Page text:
Can I buy a house from a family member at a discount?

Purchases involving family are perhaps the easiest to get compared to other arrangements. Most lenders insist that family members are either parents, grandparents or children. That said, some lenders may allow aunts and uncles to sell to nephews and nieces.

Buying a property from family members has many benefits. Parents can help their children buy their first home, alleviating early financial pressures.

Properties owned by a family for many years may also carry sentimental value. As a result, you may want to keep your family home for generations to come.

What should I be aware of?

Most lenders won’t allow parents to live in the property once it’s been sold. This is because of issues that may arise in the future, such as disputes over ownership and rights to the property.

Some lenders will allow parents to remain in the property, but on the condition that they sign a waiver of rights. This can leave parents vulnerable as circumstances in the future can change.

Although a conveyancer would represent each party in the transaction, it is advised to seek independent legal advice before making any commitments. This ensures that each party understands their position and can take necessary protection.

There are also other options to help family members buy a property. For instance, you may be able to add a child to the property with a joint mortgage. Joint ownership also has risks, but parents would still own part of the property.

Can I buy the house I rent from my landlord?

Tenants who have lived in a property for many years may eventually want to buy it. Landlords can save money, time (and stress!) by selling to their tenants rather than using an estate agent to market the property.

There are certain conditions to meet if landlords want to sell to their tenants at a discounted price, such as:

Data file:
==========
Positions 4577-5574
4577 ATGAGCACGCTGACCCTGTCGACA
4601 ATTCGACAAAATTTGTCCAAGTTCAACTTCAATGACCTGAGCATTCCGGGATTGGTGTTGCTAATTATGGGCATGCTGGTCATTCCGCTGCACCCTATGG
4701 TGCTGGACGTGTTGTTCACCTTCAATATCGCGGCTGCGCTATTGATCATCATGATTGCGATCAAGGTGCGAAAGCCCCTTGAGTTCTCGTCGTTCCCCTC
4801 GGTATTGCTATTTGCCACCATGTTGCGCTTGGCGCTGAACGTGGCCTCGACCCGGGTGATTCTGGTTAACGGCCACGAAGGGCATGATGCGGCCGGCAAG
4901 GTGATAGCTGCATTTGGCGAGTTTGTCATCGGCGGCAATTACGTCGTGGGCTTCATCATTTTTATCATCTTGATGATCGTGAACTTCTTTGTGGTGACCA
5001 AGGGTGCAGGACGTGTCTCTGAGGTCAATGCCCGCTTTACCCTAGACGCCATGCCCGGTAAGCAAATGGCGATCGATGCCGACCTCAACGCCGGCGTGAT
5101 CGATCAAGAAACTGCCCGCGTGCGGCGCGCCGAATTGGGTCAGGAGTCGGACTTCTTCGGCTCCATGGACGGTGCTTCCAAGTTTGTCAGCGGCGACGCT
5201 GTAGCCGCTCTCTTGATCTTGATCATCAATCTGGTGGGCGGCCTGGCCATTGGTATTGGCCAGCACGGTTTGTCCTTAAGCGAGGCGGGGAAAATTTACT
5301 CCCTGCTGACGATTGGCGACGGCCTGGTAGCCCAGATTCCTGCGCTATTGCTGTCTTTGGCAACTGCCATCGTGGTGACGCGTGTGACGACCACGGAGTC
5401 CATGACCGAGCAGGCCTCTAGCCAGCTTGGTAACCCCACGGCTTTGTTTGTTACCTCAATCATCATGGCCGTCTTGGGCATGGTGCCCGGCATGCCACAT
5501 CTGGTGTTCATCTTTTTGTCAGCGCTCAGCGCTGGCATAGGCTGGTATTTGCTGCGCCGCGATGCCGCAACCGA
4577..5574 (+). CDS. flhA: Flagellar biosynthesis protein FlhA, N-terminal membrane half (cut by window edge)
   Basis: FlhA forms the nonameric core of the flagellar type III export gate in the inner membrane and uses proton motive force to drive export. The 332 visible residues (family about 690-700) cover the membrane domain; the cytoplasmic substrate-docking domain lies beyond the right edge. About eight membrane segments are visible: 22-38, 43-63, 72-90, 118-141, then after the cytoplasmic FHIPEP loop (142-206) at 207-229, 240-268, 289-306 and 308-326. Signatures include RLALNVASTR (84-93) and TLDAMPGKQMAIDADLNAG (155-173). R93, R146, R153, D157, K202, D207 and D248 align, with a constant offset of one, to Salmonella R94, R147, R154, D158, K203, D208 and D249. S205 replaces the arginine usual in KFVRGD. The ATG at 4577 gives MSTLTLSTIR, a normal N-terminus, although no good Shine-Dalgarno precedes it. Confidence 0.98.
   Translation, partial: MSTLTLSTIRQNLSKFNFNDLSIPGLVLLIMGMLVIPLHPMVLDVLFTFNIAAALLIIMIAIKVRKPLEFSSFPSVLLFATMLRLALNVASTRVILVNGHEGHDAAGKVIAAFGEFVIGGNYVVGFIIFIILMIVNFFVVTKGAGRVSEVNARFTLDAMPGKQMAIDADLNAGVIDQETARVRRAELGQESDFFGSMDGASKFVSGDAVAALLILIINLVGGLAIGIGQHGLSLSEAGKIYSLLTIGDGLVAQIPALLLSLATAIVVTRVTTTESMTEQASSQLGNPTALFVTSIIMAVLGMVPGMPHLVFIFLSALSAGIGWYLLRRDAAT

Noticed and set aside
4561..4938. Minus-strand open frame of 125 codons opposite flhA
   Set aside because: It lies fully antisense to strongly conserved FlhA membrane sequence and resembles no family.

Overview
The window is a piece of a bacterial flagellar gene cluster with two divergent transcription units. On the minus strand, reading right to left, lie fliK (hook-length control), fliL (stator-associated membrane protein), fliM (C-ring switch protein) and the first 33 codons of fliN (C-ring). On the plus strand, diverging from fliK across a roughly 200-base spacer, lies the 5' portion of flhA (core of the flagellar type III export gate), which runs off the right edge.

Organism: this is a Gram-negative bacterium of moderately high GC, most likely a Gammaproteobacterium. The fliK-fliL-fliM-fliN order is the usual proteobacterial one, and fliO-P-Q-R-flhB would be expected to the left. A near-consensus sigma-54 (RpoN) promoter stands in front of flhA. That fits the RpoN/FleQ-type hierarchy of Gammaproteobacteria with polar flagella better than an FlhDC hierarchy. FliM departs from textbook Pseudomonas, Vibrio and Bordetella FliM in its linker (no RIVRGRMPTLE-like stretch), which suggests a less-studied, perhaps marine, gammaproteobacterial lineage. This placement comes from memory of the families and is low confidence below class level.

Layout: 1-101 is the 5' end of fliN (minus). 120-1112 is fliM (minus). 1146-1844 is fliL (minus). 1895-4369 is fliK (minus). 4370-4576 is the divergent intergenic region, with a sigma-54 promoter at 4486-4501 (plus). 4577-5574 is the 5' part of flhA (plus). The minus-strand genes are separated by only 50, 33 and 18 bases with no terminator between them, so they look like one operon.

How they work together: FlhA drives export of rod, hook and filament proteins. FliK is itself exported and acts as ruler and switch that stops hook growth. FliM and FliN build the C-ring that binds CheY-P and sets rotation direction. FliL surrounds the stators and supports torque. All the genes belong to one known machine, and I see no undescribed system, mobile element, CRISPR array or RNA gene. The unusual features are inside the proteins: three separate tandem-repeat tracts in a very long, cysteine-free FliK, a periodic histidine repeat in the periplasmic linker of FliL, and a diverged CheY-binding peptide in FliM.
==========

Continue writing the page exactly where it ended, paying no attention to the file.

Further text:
• Discounts can rarely exceed 10%
  • Borrowers may require a 5% deposit (some lenders may request more)
  • Tenants must have lived in the property for over a year

Although these conditions are common, they’re not always set in stone. For instance, some lenders may agree to a mortgage even if discounts exceed 10%.

Some lenders also offer concessionary mortgages without the need for a physical deposit. Discounted property sales that involve landlords and tenants are pretty rare. As a result, there aren’t many lenders that offer mortgages in this area.

Other scenarios that may involve a concessionary purchase

Other situations may warrant a concessionary purchase. Although possible, arrangements that fall outside of the family are difficult to come by.

Employers may want to sell to employees, or a developer may be in a rush to sell. Investors who have managed to negotiate a below-market-value deal may also be interested in concessionary deals.

Situations such as these would be assessed on a case-by-case basis. This is due to the rarity of people selling their homes for less than their worth.

Will I need to pay stamp duty on a concessionary purchase?

Stamp duty land tax (SDLT) works similarly for a concessionary purchase as it does for regular purchases. For instance, if you’re a first-time buyer and have never owned a property, you’d be exempt from paying stamp duty up to a purchase price of £425,000.

If you’re already a homeowner getting a second mortgage, you must pay stamp duty at the following rates.

Tax Band Stamp duty charge
Up to £250,000 3%
£250,001 to £925,000 8%
£925k to £1.5 million 13%
Over £1.5 million 15%

The good news is that with a concessionary mortgage, stamp duty is charged at the discounted sale price of the property and not its market value. This can save you money, especially if you’re not a first-time buyer.

About the author

Martin Alexander
Senior Mortgage Advisor

Martin is a senior mortgage advisor who has held a CeMAP qualification for over 15 years while completing an MBA in Global Banking and Finance.